September 15, 2016 Poetry , POETRY / FICTION

Marc Asnin



John Grey



The Cigarette and the Suitcase



He sits and looks into the room’s spaces,

smokes a cigarette.

His heart burns like tobacco

down to his filter-tip shoes.


His guilt is as complex as

a grain of sugar.

It should never have happened

but stunning her with his true feelings

was sweet

thank you very much

short-chain soluble carbohydrate.


He still can’t imagine a room

with so many spaces.

That cigarette smoke doesn’t go halfway

to filling them.


Meanwhile, she’s taking herself up on that offer

of a life of her own.


She’s in the room upstairs

packing her stuff

in the clunky suitcase that came with her.


It’s somewhat flat, rectangular-shaped,

and closes on hinges like a door.


It shuts with a snap

just like some people do.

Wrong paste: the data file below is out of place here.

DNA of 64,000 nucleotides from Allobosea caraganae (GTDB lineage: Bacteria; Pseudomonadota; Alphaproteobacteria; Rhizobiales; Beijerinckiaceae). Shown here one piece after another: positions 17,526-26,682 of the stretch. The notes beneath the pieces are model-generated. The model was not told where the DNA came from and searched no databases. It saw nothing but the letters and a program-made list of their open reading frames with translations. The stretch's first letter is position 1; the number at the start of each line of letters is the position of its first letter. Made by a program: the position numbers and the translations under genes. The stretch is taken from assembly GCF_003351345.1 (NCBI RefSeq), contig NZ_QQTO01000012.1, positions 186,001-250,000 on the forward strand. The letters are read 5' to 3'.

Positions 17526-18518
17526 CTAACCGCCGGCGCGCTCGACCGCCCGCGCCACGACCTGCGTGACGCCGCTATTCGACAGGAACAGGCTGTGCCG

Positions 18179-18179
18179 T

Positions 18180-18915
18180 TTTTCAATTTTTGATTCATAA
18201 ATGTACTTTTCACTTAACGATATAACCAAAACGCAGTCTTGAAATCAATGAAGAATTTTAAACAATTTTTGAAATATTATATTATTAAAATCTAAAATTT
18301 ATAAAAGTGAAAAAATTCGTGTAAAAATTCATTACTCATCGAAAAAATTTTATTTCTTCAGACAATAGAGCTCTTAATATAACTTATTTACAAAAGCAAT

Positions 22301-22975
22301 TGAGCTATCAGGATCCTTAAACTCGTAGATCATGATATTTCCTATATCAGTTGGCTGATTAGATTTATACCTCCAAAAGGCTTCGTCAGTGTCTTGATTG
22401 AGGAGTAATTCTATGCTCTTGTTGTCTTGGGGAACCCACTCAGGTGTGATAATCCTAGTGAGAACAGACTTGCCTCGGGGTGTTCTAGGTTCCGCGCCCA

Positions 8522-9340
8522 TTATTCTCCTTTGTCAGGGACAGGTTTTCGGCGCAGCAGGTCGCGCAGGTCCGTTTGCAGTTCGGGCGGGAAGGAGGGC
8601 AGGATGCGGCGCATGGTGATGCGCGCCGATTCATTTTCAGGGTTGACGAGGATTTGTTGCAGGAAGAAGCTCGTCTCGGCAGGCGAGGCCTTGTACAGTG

The Woman Who Strayed



Yes her situation could have been mistaken for Hell

and there is the touch of Orpheus about him,

mostly the guitar he strums in lieu of conversation,

and he did haul her out of there, no doubt,

when it looked as if death’s claws

were driving their lurid and unbeatable bargain.


But for all his unguents, his promises,

his deft touch, the light he shines in her direction,

she feels no better off above ground,

a world just too plain ordinary unless it’s under threat

and how many times can she wallow in her own degradation

without making that her life’s work.


So she stays with the hero who is not her hero,

with a man determined to make a go of it

even when that going goes nowhere.

There’s been a concerted effort on his part

to make the everyday a cover for heaven.

Any attempt at escape has got to be kidding.










john grey

John Grey

John Grey is an Australian poet, US resident. Recently published in New Plains Review, Perceptions and the anthology, No Achilles with work upcoming in Big Muddy Review, Gargoyle, Coal City Review and Nebo.


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